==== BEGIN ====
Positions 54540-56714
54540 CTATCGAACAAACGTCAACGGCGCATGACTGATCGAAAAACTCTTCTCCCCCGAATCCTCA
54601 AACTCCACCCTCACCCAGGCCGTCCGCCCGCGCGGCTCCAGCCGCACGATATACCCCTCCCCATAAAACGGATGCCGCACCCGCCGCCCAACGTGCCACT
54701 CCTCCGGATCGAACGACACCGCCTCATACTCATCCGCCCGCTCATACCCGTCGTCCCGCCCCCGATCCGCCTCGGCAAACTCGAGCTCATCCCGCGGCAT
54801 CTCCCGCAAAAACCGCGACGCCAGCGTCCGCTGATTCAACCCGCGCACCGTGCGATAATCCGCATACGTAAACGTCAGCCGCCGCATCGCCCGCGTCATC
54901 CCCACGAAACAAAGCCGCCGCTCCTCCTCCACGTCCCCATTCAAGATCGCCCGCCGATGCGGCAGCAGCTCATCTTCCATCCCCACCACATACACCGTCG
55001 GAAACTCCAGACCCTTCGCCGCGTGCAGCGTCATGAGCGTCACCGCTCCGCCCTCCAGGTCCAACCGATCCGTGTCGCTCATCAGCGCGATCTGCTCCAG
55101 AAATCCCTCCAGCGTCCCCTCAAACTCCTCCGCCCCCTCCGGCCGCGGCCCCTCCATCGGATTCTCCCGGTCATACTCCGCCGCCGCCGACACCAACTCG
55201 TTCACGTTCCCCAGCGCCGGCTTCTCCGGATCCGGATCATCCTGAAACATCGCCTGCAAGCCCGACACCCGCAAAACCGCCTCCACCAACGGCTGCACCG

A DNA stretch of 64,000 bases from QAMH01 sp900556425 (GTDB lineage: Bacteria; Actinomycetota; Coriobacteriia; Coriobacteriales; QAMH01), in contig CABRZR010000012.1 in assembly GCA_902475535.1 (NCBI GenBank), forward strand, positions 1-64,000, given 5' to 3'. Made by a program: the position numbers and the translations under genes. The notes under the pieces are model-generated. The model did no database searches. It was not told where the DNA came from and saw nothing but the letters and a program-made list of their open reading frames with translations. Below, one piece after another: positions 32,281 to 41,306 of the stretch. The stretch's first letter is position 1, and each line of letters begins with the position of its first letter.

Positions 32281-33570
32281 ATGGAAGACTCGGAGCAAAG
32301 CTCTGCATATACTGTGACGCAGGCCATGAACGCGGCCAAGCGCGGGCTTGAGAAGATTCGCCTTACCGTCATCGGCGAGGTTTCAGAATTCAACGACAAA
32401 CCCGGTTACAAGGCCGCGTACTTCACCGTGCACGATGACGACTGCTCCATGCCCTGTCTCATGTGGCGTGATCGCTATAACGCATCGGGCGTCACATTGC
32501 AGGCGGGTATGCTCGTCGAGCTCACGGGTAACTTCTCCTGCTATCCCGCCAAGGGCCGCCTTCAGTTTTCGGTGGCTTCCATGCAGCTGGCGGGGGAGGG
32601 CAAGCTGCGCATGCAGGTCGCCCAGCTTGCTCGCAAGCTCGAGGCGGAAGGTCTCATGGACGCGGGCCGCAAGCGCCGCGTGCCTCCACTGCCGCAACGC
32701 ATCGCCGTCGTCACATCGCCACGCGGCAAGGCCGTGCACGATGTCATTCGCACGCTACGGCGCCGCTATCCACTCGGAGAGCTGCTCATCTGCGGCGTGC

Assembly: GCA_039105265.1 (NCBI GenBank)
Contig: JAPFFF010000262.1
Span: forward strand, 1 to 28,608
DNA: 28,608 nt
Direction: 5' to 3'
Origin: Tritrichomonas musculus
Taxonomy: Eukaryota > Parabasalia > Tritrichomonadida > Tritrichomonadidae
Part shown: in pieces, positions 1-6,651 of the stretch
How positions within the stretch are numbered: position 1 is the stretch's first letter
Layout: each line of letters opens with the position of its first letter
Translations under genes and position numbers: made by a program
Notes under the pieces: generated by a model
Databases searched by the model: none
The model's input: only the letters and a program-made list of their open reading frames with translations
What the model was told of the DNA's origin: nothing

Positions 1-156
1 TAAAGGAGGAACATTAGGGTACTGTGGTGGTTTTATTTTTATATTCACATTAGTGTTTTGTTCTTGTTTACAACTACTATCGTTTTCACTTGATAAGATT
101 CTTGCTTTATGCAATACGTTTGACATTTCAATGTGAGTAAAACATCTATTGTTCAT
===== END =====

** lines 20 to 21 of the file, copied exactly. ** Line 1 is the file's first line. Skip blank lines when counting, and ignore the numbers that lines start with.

Span: forward strand, 1 to 28,608
DNA: 28,608 nt